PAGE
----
Enhanced network reconstruction from irreducible local information
Network topology plays a key role in many phenomena, from the spreading of diseases to that of nancial crises. Whenever the whole structure of a network is unknown, one must resort to reconstruction methods that identify the least biased ensemble of networks consistent with the partial information available. A challenging case is when there is only local (node-specic) information available. For binary networks, the relevant ensemble is one where the degree (number of links) of each node is constrained to its observed value. However, for weighted networks the problem is much more complicated. While the naive approach prescribes to constrain the strengths (total link weights) of all nodes, recent counter-intuitive results suggest that in weighted networks the degrees are often more informative than the strengths, and as `fundamental' as the latter. This implies that the reconstruction of weighted networks would be signicantly enhanced by the specication of both quantities, a computationally hard and bias-prone procedure. Here we solve this problem by introducing an analytical and unbiased maximum-entropy method that works in the shortest possible time and does not require the explicit generation of reconstructed samples. We consider several real-world applications and show that, while the strengths alone give poor results, the additional knowledge of the degrees yields accurately reconstructed networks. Information-theoretic criteria rigorously conrm that the binary information is irreducible to the weighted one. Our results have strong implications for the analysis of motifs and communities and whenever the reconstructed ensemble is required as a null model to detect higher-order patterns.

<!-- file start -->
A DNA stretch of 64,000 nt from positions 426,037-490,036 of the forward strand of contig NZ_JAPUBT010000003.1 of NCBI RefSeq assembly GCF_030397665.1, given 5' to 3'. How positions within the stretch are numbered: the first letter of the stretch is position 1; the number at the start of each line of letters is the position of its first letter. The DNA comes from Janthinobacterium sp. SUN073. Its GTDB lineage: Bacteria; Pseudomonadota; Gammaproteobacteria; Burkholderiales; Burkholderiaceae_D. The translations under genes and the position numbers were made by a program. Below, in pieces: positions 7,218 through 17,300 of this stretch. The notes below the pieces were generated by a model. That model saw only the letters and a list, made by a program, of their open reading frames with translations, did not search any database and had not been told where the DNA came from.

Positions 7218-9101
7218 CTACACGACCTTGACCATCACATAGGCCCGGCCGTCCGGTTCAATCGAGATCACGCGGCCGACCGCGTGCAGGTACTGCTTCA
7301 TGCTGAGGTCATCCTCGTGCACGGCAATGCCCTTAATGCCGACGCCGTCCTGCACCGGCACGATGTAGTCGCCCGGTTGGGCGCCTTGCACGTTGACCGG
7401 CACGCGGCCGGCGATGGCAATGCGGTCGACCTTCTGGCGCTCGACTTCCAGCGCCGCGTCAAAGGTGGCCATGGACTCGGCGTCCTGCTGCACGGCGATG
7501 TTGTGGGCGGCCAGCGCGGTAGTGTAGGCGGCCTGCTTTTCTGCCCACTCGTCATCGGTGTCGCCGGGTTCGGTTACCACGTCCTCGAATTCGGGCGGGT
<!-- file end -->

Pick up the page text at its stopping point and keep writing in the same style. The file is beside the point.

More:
|Date of creation:||10 Jul 2013|
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